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ASUS ROG Maximus Z690 Hero Review — getting what you pay for?
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ASUS ROG Maximus Z690 Hero Review — getting what you pay for?

by November 15, 2021

ASUS drew elements from their other successful product lines to come up with the all-new design language of the ROG Maximus Z690 Hero. The overall aesthetics ends up putting the competition to shame with their traditional designs that looks downright drab when compared to the modern design of the ROG Maximus Z690 Hero. We haven't even talked about the features yet. Q-Latch? Q-Release? Godsends.


3+1 Year Warranty


RM3105 (SRP)


+ ROG Hyper M.2 Card comes included
+ Finally no more driver DVDs!
+ Refreshing new design language makes the competition look boring
+ 60W USB-PD from front panel is interesting
+ Well-cooled VRM and PCH!
+ Q-Latch and Q-Release are must-have QoL improvements
+ Ease to use BIOS and software
+ More convenient layout of buttons and debug for overclocking


- Glossy finishes on PCH and I/O shroud are fingerprint magnets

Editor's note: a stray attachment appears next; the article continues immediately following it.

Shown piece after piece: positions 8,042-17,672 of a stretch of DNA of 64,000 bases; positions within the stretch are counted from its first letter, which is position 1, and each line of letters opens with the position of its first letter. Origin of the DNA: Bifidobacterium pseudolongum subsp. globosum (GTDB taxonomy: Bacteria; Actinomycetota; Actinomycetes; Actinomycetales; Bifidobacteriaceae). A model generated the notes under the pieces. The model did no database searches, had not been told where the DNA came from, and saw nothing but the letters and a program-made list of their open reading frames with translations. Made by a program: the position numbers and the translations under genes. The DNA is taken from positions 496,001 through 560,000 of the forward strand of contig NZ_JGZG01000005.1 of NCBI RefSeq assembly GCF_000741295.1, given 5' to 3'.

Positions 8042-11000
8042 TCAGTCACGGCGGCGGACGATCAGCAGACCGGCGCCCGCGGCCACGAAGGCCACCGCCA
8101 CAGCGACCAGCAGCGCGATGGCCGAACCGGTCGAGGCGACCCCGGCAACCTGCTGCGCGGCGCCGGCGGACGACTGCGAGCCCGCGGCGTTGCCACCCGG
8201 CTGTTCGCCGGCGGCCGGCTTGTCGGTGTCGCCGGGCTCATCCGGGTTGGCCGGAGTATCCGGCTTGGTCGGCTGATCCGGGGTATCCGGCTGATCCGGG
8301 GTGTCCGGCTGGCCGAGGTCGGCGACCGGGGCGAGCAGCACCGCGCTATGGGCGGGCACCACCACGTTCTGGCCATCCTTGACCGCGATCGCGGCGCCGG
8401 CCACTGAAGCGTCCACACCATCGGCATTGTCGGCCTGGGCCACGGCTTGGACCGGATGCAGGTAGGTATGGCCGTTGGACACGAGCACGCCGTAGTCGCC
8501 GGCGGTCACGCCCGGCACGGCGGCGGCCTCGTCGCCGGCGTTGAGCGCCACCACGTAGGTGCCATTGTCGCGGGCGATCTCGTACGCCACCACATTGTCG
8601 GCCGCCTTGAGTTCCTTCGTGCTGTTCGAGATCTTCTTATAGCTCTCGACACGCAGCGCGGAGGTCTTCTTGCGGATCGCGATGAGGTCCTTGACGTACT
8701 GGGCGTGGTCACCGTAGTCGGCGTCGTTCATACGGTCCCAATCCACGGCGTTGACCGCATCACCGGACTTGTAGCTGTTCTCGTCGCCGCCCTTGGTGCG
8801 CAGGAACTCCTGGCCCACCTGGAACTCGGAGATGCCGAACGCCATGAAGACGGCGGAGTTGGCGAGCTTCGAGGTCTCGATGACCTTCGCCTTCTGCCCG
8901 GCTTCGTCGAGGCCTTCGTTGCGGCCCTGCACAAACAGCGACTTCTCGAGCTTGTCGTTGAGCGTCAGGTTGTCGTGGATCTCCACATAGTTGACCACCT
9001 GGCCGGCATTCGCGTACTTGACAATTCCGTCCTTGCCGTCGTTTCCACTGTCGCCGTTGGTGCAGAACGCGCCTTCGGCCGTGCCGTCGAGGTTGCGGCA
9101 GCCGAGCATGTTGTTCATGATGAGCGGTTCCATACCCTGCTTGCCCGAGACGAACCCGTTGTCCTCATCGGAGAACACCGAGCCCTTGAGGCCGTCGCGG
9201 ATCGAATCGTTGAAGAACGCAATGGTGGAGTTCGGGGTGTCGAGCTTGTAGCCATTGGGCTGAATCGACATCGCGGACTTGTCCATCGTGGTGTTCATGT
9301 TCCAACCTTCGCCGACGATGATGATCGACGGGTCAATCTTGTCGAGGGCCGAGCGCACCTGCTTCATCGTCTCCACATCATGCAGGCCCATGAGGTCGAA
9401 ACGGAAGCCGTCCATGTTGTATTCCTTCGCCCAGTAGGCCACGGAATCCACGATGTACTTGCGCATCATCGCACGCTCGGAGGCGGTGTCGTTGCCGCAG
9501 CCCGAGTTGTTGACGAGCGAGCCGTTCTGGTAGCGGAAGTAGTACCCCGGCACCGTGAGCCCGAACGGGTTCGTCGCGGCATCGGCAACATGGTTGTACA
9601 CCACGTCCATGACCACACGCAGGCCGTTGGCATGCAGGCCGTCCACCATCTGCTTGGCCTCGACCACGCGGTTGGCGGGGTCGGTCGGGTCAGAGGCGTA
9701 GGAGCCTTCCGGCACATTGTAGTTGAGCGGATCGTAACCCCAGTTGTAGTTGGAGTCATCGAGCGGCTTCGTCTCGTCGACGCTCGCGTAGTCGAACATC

- Only one 2.5GbE LAN port
- Really pricey

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The ROG Maximus Z690 Hero design and features are so far ahead of the competition that it almost makes the premium pricing worth it. Almost.

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The newest Intel Z690 motherboards from ASUS tout a very distinctive design language, and my personal favorite is the ASUS ROG Maximus Z690 Hero. I guess it also helps that it is the most affordable ROG Maximus Z690 motherboard, so that’s always a plus. Having used multiple ROG Maximus Hero motherboards in the past, let’s see if the ROG Maximus Z690 Hero continues the legacy of its predecessors, offering a nice balance of features, aesthetics and value.